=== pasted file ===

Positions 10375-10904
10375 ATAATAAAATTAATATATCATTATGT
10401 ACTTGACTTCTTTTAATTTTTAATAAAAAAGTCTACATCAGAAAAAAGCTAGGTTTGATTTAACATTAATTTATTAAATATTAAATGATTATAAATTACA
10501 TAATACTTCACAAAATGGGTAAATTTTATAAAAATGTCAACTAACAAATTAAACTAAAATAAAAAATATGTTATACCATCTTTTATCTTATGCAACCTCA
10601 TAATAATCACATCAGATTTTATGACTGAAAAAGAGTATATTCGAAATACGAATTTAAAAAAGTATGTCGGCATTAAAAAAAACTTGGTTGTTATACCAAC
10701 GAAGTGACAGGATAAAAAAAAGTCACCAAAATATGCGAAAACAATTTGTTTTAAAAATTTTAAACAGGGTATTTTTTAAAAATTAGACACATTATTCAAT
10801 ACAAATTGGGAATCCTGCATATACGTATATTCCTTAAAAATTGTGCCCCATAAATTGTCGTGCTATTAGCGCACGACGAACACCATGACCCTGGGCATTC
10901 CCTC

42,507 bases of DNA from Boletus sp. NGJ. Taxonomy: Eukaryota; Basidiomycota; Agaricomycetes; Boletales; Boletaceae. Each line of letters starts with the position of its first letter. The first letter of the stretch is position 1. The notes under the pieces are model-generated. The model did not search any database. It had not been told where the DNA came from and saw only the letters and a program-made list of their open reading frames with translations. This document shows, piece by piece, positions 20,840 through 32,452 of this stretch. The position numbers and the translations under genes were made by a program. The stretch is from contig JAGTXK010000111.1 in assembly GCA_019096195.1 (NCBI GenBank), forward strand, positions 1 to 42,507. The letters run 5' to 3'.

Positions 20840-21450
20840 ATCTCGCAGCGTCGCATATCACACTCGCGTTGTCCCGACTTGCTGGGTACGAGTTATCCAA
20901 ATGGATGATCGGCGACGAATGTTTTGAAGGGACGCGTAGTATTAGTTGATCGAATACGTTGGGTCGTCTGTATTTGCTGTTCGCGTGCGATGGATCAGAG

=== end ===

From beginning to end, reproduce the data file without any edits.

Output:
Positions 10375-10904
10375 ATAATAAAATTAATATATCATTATGT
10401 ACTTGACTTCTTTTAATTTTTAATAAAAAAGTCTACATCAGAAAAAAGCTAGGTTTGATTTAACATTAATTTATTAAATATTAAATGATTATAAATTACA
10501 TAATACTTCACAAAATGGGTAAATTTTATAAAAATGTCAACTAACAAATTAAACTAAAATAAAAAATATGTTATACCATCTTTTATCTTATGCAACCTCA
10601 TAATAATCACATCAGATTTTATGACTGAAAAAGAGTATATTCGAAATACGAATTTAAAAAAGTATGTCGGCATTAAAAAAAACTTGGTTGTTATACCAAC
10701 GAAGTGACAGGATAAAAAAAAGTCACCAAAATATGCGAAAACAATTTGTTTTAAAAATTTTAAACAGGGTATTTTTTAAAAATTAGACACATTATTCAAT
10801 ACAAATTGGGAATCCTGCATATACGTATATTCCTTAAAAATTGTGCCCCATAAATTGTCGTGCTATTAGCGCACGACGAACACCATGACCCTGGGCATTC
10901 CCTC

42,507 bases of DNA from Boletus sp. NGJ. Taxonomy: Eukaryota; Basidiomycota; Agaricomycetes; Boletales; Boletaceae. Each line of letters starts with the position of its first letter. The first letter of the stretch is position 1. The notes under the pieces are model-generated. The model did not search any database. It had not been told where the DNA came from and saw only the letters and a program-made list of their open reading frames with translations. This document shows, piece by piece, positions 20,840 through 32,452 of this stretch. The position numbers and the translations under genes were made by a program. The stretch is from contig JAGTXK010000111.1 in assembly GCA_019096195.1 (NCBI GenBank), forward strand, positions 1 to 42,507. The letters run 5' to 3'.

Positions 20840-21450
20840 ATCTCGCAGCGTCGCATATCACACTCGCGTTGTCCCGACTTGCTGGGTACGAGTTATCCAA
20901 ATGGATGATCGGCGACGAATGTTTTGAAGGGACGCGTAGTATTAGTTGATCGAATACGTTGGGTCGTCTGTATTTGCTGTTCGCGTGCGATGGATCAGAG